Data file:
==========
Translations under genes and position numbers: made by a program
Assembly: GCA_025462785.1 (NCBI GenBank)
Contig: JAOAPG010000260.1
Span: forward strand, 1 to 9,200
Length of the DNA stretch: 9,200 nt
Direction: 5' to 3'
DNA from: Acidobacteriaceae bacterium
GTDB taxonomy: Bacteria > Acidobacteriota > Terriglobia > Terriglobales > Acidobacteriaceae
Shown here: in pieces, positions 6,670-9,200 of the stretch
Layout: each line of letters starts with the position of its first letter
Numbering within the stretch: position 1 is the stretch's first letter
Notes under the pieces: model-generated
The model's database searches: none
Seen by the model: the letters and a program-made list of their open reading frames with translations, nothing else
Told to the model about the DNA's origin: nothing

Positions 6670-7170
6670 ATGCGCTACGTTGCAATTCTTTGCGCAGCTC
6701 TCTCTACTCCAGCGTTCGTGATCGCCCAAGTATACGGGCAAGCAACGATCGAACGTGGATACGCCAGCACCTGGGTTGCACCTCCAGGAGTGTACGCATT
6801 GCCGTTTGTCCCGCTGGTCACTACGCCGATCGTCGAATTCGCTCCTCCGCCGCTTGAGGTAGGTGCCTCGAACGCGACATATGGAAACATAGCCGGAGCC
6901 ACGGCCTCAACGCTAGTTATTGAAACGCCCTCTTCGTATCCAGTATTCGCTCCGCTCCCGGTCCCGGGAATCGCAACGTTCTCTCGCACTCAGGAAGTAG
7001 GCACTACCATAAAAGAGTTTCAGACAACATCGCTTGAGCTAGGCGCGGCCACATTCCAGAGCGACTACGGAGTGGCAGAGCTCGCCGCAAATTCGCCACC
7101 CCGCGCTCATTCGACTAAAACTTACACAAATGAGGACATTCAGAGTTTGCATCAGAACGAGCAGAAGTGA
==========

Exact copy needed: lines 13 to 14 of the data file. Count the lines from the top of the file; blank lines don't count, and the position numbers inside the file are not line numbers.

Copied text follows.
The model's database searches: none
Seen by the model: the letters and a program-made list of their open reading frames with translations, nothing else